. . .
Vol 34 No 3, July - September 1996 Page 89 PREVIOUS ... CONTENTS ... SEARCH ... NEXT


RUSSIA 


Grammar Can Be Fun!
by Angelina Bezrukova


Grammar is always looked upon as a necessary but a very boring part of any foreign language study, and it is especially challenging when teaching children four to five years old. One way to reinforce grammar structures for children is through the use of games and songs. Best of all I like finger games and songs as they can be used both to introduce and drill grammar structures or conversational formulas. In just five minutes you can teach children to use the phrases: "How do you do?", "Where are you?", "Here I am." Following are some suggestions for teaching finger games:


Tell the children that they will learn a song about Tommy Thumb and his friends. Show the children each of the fingers on your hand, and sing a song about each finger. Then ask the children to sing after you, repeating each verse until the children have learned the song. Make sure that everybody learns the words, and pronounces them correctly.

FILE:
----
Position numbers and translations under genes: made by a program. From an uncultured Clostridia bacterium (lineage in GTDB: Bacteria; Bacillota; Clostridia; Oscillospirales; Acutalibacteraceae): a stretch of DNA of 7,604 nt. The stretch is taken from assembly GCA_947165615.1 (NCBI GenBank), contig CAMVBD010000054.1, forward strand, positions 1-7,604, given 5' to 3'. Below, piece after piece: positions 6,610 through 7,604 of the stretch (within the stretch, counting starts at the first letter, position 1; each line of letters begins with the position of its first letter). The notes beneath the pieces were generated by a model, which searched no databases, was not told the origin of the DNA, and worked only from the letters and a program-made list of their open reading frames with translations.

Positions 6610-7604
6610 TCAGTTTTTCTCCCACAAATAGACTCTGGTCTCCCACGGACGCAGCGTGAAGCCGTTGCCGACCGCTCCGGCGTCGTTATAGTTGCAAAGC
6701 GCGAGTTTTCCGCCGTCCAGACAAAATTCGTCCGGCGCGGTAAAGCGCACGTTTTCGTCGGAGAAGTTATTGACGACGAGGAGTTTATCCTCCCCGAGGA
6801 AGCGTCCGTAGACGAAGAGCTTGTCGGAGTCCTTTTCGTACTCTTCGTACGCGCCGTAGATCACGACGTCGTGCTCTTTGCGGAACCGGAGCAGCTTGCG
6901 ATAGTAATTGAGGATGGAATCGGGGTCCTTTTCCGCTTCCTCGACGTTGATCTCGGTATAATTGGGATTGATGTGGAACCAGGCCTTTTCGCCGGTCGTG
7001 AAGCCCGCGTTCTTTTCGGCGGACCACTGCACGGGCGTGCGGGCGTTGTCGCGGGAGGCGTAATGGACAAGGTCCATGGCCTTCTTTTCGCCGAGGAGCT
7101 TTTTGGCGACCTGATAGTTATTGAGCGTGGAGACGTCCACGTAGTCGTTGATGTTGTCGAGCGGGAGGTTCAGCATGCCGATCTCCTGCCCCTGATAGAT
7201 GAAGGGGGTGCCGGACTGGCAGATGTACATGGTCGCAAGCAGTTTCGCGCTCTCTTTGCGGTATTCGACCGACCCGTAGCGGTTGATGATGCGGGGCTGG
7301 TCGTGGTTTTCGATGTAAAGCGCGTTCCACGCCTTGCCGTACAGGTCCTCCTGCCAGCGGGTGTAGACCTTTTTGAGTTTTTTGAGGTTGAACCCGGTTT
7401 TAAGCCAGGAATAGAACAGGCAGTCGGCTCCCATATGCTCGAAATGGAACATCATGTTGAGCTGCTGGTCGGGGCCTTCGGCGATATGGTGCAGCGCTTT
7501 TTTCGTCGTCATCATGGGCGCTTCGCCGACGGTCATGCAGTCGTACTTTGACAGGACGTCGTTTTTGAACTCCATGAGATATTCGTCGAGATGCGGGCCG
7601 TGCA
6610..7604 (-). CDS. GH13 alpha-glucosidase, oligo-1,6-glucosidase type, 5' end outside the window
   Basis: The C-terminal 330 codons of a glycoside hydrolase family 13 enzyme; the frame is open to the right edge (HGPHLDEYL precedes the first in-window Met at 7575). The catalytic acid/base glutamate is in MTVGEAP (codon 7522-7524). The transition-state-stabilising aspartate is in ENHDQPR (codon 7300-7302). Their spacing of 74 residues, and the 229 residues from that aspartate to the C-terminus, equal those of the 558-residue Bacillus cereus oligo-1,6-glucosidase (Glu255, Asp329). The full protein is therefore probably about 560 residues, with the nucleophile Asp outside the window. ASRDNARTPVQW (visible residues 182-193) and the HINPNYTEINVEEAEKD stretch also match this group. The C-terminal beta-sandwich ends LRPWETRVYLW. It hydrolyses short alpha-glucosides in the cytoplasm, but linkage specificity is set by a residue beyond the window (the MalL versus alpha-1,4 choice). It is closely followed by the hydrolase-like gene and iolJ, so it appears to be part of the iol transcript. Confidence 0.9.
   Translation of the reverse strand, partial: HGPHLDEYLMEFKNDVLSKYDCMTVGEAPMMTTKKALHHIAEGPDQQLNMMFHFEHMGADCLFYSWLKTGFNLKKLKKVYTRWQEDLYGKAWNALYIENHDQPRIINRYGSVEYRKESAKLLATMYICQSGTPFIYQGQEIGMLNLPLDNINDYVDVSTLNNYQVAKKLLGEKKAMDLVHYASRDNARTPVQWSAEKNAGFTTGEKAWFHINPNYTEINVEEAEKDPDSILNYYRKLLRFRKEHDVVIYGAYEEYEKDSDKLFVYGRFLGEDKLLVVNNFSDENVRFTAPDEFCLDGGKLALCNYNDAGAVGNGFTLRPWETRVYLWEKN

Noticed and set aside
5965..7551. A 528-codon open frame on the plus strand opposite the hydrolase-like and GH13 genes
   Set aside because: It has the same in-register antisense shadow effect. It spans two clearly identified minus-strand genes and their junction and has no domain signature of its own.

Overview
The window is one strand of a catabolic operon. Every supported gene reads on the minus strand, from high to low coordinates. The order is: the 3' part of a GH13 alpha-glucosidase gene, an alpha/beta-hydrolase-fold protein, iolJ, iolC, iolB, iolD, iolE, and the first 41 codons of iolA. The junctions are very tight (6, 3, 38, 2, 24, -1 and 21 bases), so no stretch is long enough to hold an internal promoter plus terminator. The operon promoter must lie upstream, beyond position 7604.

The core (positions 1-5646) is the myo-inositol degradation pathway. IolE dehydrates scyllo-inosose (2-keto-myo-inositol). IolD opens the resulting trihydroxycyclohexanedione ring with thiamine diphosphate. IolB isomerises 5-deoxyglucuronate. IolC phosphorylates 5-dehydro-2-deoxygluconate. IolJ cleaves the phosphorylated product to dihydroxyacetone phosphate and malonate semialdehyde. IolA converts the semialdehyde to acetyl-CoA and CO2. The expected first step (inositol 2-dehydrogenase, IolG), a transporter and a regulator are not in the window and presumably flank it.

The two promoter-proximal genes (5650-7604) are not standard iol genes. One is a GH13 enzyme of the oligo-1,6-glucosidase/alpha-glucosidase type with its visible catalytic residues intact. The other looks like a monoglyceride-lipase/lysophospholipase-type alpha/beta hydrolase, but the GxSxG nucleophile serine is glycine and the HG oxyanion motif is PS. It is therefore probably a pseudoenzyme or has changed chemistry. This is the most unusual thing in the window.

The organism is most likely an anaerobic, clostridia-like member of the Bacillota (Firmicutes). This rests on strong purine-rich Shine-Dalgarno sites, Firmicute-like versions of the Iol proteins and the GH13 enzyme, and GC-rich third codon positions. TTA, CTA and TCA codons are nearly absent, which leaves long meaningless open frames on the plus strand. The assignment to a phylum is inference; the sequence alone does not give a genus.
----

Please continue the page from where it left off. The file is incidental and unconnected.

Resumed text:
Tommy Thumb, Tommy Thumb,


fingers are clasped in your fists


Where are you?


show your thumb


"Here I am, Here I am.


How do you do?"


Peter Pointer, Peter Pointer,


Where are you?


show your index finger


"Here I am, Here I am.


How do you do?"


Toby Tall, Toby Tall,


Where are you?


Show your middle finger


"Here I am, Here I am


How do you do?"


Ruby Ring, Ruby Ring,


Where are you?


show your ring finger


"Here I am. Here I am.


How do you do?"


Baby small, baby small,


Where are you?


show your little finger


"Here I am. Here I am.


How do you do?"


Since children enjoy variety, here is another activity which reinforces the same Wh- question structure: Put several small dolls on a table in the front of your class and ask the children to shut their eyes. Take away one of the dolls and then ask the children to open their eyes so they can see that one of the dolls is missing. The teacher then sings the following song, about the missing doll: "Pretty doll, where are you?" The children respond by singing the question all together. Then one of them answers using the structure "Here I am. How do you do?"